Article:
Denair Students on the Move – Trips Set This Year to Fresno, Magic Mountain and Disneyland

Submitted by Denair Unified School District

Students at Denair High School and Denair Charter Academy soon will be logging some miles traveling up and down Highway 99 to Fresno and Southern California.

School board trustees approved three upcoming trips at their meeting Thursday night.

The first is April 22-25 when as many as 19 FFA students from Denair High are expected to attend the state FFA convention in Fresno. The conference is one of the high points of the FFA calendar each year, anticipated almost as much as county fairs where animals are shown and projects are judged.

The convention provides leadership training, networking and growth opportunities for students. An estimated 5,000 teens from across the state attend each year. Denair’s attendees are selected based on their participation in FFA events, their grade-point averages and the effort they put forth in classes.

“There are sessions with speakers and other breakouts on different topics. It’s very popular and important for students,” Denair High ag teacher Molly Hanson told the board. She, fellow teacher Matthew Marshall and at least one other adult will chaperone the Denair contingent.

Trustee Ray Prock Jr. went to the convention with his son three years ago and said it was a terrific experience. “This is something to see. The only thing that rivals it is the national convention in Indianapolis.”

A second trip involves soon-to-be graduates at DCA, an independent study program separate from the traditional high school. For the first time, there will be a senior trip for graduates to a Southern California theme park. Only instead of going to Disneyland, as many schools do (Denair High grads will go May 10-11), DCA students will enjoy the roller coasters and other thrills at Magic Mountain in Valencia.

The trip is the brainchild of first-year Principal Brian LaFountain, who said it’s all about giving his students an opportunity to have a similar experience as their peers at other.

“Even though they’re at an independent high school, we want them to have that graduation memory,” he said.

The trip is set for May 18. LaFountain expects nearly 50 students to participate. They will board buses at 3 p.m. in Denair and arrive at Magic Mountain about 8:30. In addition to the rides, there will be meals throughout the evening as well as a dance party after midnight. They will get back on the buses at 5 a.m. for a sleepy ride home.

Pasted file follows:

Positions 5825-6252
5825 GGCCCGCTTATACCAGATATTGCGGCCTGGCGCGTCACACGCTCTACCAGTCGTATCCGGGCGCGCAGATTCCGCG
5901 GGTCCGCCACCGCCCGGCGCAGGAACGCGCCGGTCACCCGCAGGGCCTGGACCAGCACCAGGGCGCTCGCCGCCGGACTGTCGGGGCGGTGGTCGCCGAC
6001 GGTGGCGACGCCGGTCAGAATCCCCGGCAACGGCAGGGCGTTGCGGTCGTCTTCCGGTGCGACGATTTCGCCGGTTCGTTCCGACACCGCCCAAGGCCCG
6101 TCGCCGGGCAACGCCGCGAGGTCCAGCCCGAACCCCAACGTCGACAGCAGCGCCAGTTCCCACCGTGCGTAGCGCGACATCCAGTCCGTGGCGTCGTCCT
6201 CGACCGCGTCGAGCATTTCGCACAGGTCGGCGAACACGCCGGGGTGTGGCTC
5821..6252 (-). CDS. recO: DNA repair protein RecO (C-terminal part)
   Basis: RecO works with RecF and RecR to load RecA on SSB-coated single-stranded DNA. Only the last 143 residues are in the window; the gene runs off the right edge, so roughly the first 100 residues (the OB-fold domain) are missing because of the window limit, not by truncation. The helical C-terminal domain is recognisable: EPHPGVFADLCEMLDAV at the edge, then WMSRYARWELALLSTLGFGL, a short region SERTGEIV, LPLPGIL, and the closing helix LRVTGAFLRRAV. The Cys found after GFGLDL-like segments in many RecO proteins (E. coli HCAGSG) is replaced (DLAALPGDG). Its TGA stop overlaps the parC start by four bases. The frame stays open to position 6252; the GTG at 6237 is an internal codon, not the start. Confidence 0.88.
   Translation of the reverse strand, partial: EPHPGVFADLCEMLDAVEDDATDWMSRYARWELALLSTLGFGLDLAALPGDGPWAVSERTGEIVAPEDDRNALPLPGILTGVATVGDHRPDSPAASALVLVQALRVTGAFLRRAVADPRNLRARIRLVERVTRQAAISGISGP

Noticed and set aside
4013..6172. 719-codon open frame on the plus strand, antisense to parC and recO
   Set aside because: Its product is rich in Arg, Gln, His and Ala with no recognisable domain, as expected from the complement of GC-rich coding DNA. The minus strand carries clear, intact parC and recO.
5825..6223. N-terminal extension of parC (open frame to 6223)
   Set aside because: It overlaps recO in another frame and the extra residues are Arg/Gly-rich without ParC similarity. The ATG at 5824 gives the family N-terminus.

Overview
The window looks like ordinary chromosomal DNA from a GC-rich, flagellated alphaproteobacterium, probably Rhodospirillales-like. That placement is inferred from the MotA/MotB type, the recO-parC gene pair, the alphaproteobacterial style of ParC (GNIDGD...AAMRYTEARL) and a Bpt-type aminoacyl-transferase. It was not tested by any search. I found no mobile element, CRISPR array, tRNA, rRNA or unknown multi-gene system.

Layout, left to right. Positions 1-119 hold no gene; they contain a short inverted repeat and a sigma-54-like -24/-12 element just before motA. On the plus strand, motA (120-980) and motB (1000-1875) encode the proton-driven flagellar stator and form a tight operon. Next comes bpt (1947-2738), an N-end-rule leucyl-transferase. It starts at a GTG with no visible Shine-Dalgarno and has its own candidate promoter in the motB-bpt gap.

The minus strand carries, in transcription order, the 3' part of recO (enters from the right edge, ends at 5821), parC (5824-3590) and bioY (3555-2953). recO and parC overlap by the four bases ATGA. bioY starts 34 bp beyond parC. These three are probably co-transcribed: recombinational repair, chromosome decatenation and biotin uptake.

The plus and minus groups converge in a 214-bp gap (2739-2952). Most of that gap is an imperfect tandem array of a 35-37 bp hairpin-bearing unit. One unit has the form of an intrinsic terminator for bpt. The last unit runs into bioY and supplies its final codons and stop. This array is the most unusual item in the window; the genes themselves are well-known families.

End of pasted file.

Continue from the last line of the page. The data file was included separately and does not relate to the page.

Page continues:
Cost is $160 per student. Teens can help offset that by participating in any or all of three fundraisers – selling candy, Save Around coupon books or tickets to an upcoming Denair Night at a Modesto Nuts game.

The final trip approved Thursday night involves the Denair High football team. Coach Anthony Armas and his staff already have been working with players on weight training and getting in shape. But before practice begins in the summer, he wants to arrange a team-building experience … at Disneyland.

Armas is no stranger to Disneyland. He has a season pass and was there just a few weeks ago. Last fall, hours after coaching Denair to an upset over unbeaten Delhi, Armas hopped on a plane to meet his family at the “Happiest Place on Earth.”

The trip is planned June 27-30. Up to 20 players – sophomores, juniors and seniors – will stay with about eight chaperones at a motel. They will enjoy Disneyland one day and California Adventure the next. Cost is $300 per player, which they can help raise at a weightlifting “Lift-a-Thon” on March 25.

“We saw this as an opportunity to do something memorable with the kids,” Armas said. “We can do this because we’re a small school. I think it will be fun and different and something special.”

Trustees Robert Hodges and Kathi Dunham-Filson expressed some concern about teen-age boys being away from home multiple days and the potential for behavior issues. Armas acknowledged the potential for a problem, and said he and his coaches have discussed what they would do under various scenarios.

“We’ll have a parent meeting with the kids and lay down the ground rules and consequences,” Armas said. “I feel with have a good group of kids. I can’t guarantee something won’t happen, but I think we’ll be all right. … If we want to do something great, something special, we have to trust them.”

Armas’ assurances apparently convinced Hodges and Dunham-Filson, who joined the three other board members in approving the trip.

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